Editor’s Note: As SportsCenter approaches its 50,000th episode (expected to be Thursday, Sept. 13 at 6 p.m. ET), Front Row will present content related to the show and the milestone.
ESPN Senior Vice President and Executive Producer Mark Gross joined ESPN in 1988 and has played an integral role in the growth of SportsCenter since. Currently, he oversees the strategic direction for SportsCenter (among other assignments) and he recently addressed some of the most common SportsCenter-related topics and questions with Front Row.
On the SportsCenter mission and definition:
SportsCenter is a sports news and information program that serves sports fans through reporting, highlights and context. It shows the most interesting stories and highlights for the biggest audience and when you get through everything else, the most important thing SportsCenter does is document the day and night in sports just like a game telecast would document a game.
On potentially excessive coverage of select players or teams:
We cover the stories that resonate with the widest number of people. That’s what drives our editorial decisions every single day. We can’t do everything for everybody all at the same time, yet we do try to broaden our coverage when we can to cover teams that may have relatively smaller followings. Ultimately, there is no mistaking what our research and ratings tell us about what we cover. While we are aware of the pockets of feedback about coverage fatigue relative to certain players or teams, those same teams and players have wide appeal.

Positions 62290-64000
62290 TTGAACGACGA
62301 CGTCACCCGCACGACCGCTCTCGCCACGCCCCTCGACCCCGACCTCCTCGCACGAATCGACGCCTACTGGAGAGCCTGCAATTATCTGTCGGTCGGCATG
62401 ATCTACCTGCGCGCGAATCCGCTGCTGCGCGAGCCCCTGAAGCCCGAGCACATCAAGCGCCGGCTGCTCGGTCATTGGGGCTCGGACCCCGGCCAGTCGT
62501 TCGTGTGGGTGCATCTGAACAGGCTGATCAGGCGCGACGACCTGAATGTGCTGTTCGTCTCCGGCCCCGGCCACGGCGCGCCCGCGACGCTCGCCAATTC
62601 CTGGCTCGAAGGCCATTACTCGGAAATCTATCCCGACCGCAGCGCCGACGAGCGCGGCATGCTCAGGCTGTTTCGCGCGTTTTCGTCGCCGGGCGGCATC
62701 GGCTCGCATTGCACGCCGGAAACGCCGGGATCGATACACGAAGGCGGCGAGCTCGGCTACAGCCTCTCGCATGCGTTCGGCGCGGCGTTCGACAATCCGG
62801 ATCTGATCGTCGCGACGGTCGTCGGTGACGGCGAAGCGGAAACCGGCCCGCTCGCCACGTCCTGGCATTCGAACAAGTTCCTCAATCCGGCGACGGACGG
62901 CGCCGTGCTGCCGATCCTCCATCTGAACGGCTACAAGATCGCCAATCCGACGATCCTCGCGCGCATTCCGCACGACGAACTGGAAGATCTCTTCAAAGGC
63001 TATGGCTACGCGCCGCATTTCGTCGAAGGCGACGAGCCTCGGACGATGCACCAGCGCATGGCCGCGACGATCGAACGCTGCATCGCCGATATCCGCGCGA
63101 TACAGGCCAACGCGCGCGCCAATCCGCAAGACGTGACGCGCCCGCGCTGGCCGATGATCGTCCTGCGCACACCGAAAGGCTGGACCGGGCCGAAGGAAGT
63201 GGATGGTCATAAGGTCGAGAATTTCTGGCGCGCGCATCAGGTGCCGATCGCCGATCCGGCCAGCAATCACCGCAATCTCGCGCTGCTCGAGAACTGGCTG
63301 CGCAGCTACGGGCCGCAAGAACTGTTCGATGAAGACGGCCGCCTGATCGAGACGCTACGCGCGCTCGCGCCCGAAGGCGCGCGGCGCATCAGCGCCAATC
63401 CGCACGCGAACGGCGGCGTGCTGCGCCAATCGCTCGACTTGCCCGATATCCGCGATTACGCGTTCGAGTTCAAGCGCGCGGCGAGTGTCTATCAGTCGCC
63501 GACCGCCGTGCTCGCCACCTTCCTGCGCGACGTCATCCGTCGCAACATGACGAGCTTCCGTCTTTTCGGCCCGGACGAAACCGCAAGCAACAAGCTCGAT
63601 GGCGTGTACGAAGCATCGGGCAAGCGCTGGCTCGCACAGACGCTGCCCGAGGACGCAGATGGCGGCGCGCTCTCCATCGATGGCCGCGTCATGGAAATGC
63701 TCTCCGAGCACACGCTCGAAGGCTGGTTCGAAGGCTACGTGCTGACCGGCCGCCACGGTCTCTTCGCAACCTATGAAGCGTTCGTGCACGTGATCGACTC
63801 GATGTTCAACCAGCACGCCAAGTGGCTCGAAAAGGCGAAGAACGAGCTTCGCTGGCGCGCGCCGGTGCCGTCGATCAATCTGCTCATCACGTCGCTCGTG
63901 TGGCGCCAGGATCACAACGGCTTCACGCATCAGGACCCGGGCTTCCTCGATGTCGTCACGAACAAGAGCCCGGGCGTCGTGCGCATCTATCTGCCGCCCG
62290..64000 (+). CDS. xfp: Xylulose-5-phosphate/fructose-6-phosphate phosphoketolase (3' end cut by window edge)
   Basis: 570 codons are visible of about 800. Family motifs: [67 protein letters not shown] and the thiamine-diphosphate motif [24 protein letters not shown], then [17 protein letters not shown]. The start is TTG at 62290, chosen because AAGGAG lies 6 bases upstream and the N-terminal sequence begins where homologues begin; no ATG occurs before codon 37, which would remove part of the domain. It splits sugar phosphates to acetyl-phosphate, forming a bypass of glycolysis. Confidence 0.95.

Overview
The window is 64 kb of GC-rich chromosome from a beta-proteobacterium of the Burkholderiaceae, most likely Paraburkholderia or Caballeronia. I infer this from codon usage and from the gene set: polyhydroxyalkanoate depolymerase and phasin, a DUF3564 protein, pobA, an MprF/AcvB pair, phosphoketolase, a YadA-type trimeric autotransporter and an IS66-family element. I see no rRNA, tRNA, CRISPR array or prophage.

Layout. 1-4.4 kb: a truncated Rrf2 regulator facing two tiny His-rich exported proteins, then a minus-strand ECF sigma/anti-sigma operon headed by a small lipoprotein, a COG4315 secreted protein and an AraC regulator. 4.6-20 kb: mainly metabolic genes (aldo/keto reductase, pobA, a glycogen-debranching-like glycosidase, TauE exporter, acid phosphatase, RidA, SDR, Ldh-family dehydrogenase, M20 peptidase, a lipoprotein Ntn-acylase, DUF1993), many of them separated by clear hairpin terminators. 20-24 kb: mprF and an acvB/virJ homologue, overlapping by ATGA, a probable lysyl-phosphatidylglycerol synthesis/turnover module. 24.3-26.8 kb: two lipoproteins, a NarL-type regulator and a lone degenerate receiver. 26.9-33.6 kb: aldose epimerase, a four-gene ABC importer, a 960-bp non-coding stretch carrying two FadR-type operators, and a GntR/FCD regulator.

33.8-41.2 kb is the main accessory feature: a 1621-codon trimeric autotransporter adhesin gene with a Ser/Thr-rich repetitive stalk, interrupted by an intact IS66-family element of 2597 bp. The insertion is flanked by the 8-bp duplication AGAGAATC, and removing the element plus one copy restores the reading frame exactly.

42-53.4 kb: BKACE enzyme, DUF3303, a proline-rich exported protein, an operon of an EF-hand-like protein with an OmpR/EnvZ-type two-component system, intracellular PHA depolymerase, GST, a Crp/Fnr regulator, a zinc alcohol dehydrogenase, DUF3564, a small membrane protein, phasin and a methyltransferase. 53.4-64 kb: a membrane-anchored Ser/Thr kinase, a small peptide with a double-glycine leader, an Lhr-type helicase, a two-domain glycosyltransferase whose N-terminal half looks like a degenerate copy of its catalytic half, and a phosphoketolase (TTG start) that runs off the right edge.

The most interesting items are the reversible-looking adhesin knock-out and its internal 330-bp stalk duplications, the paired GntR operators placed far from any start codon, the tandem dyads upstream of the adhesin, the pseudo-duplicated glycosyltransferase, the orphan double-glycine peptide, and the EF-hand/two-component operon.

On repetition of stories throughout multiple shows:
When people comment about the SportsCenter repetition, I completely understand that argument, especially since I watch more SportsCenter than most. What you have to remember though is that the average viewer is watching SportsCenter for limited portions at a time. So what may seem like repetition to those who watch it all, to most it’s primarily new material. Another factor is given our role as a 24-hour sports news source, we are defined in many ways by big sports stories. Sports fans rely on us in those situations more than any other time. It’s similar to how news networks cover election campaigns around the clock or how viewers turn to the Weather Channel for comprehensive coverage of a hurricane. Viewers expect wall-to-wall coverage from every angle; that’s why they tune in, and that’s what networks deliver.
On SportsCenter covering leagues/players/teams that ESPN, Inc. has a business relationship with:
Our mission with SportsCenter, like that for all of ESPN, is how we can best serve sports fans. To do so, there is a church and state structure here — where those on ESPN’s programming team are dealing with the leagues, conferences and commissioners on business matters and rights discussions, and down the hill here in Building Four, all of us with SportsCenter are focused on covering the news about those leagues each day. Fans have a tremendous attachment to SportsCenter because sports is their passion and we’ve built a trust over more than three decades and 50,000 shows.
On how decisions are made on what highlights to show:
We make decisions every day for highlights that we think most fans will want to see and will stick around for. For example, with the NHL, we don’t devote the same amount of time to cover that, the way we do the NFL, college football, NBA or MLB. That’s purely based on fan engagement and research. With that said, the way the show is structured, if it’s the NHL, WNBA, X Games or Tour de France and there are compelling story lines or plays, they should and do have a home on SportsCenter.